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Sunday, 15 January 2012

Walk 55 Kilnsea to Spurn Head and back (near Hull)

Walk 55   Kilnsea to Spurn Head and back (near Hull)

(First leg of English coastal walk – Broadstairs in Kent to Berwick at the border with Scotland).

Map: L/R 107
Distance: about 10 miles
Difficulty:  easy, flat
Terrain: grass paths
Access: Parking near Kilnsea
Public transport: The 73 bus runs 4 times day but only on Sundays during the summer (goes to and from Withernsea).  At other times the 71 bus runs from Withernsea to Easington but this will involve an additional 2/3 mile walk each way along roads to Kilnsea.

Kilnsea is a small settlement that has been of strategic importance in defending the country. A sound mirror from the First World War can still be seen in a field near the village. This was a device that magnified sound so that the military could hear aircraft before they could be seen. During this war a military railway ran from Spurn Head to Kilnsea. The wagons were usually run by wind power – they had no brakes so were stopped by throwing sleepers on the line. The whole area was badly hit by floods in 1953 and erosion has meant the loss of a number of buildings including the original church.

The walk down Spurn Head passes by the bird observatory. You can park at various points along Spurn Head and although it is quite expensive the money goes to maintaining the nationally important nature reserve. This is a peaceful walk with a feeling of remoteness - it passes areas of coast with the odd names of ‘Greedy Gut’ and ‘Old Den’. The spit is only about 150 metres wide but 3 miles long and is constantly changing due to the shifting sands and erosion.

Near the southern tip are the two Spurn Head lighthouses. The first reference to a lighthouse here dates back to 1427 when a hermit, William Reedbarrow, was granted the right to collect money from passing ships in return for completing and operating a lighthouse. John Smeaton built these two newer lighthouses, one in 1852, and the higher one in 1895. The old one was not used after the new one was built and was used to store explosives. It was then topped with a water storage tank which can still be seen. Modern technology meant that the newer one also became redundant in 1985.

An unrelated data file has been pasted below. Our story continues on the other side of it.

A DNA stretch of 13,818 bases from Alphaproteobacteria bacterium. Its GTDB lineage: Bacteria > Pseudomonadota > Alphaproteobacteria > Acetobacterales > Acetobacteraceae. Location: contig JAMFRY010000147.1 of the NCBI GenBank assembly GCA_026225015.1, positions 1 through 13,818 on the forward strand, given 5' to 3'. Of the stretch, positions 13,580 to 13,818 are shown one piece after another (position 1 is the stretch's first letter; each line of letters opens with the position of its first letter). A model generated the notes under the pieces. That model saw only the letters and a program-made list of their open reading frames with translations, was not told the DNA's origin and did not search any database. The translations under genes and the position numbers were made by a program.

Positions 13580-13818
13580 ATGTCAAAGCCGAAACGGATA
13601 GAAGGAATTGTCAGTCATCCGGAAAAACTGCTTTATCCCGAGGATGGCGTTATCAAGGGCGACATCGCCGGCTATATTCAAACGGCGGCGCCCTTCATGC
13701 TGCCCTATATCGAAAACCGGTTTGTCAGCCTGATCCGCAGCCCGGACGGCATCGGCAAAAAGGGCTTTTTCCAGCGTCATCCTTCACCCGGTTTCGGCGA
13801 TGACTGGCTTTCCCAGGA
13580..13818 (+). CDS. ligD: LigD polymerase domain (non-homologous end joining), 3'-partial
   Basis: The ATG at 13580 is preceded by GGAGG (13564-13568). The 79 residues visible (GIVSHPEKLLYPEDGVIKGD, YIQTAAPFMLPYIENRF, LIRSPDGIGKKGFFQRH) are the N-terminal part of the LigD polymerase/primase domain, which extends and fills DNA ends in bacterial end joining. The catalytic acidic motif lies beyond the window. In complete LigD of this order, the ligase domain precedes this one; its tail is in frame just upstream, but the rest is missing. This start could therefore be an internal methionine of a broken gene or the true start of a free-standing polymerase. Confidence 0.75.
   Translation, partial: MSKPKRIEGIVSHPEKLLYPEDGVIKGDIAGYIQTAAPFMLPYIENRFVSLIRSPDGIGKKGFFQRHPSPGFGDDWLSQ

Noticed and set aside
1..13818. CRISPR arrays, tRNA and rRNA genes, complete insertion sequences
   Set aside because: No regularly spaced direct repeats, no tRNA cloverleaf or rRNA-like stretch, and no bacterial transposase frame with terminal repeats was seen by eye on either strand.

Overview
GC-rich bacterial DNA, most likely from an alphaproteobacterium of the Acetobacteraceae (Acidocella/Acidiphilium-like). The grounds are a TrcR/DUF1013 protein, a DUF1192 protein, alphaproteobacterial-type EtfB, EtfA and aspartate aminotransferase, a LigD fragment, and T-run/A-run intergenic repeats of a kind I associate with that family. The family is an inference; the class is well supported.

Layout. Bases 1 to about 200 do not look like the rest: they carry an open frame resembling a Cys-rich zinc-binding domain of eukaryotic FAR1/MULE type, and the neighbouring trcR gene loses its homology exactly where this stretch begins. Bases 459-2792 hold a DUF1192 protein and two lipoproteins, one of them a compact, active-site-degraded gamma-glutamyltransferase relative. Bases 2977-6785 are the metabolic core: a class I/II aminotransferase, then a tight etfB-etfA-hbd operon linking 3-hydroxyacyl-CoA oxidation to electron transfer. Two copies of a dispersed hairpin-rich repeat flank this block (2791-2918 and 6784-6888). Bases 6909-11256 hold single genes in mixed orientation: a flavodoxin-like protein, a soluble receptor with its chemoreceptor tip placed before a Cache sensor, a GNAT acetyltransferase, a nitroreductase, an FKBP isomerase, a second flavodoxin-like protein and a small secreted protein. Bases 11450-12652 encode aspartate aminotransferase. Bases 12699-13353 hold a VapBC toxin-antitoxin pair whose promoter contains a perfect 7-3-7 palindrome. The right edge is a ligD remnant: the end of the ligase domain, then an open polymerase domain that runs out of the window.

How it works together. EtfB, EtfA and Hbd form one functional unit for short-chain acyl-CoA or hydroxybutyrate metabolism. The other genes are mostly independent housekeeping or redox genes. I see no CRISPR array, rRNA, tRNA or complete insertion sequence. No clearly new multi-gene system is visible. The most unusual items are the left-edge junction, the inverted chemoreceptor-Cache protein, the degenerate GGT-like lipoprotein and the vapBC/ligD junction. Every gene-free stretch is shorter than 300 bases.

Spurn Head was an important military base in World War 2 and some of the buildings near the lifeboat station date from this period.. At the most southerly point near a small beach there are spikes sticking out of the sand – presumably fortifications used during war time. A pier projects out into the sea from which pilot boats leave to guide shipping along the Humber.

Humber Lifeboat Station with its impressive wall paintings is, (according to a local man), the only residential lifeboat station in the country. In years gone by there was a school here for the children of lifeboatmen and boat pilots.

On the return walk it is worth looking over the dunes to admire the scenery and observe a few keen fishermen – the only real blots on the landscape are the gas terminals at Easington.   

Photos: a view along the western side of Spurn Head, the two lighthouses at Spurn Head, Spurn Head lifeboat station wall and the pier at the end of Spurn Head.

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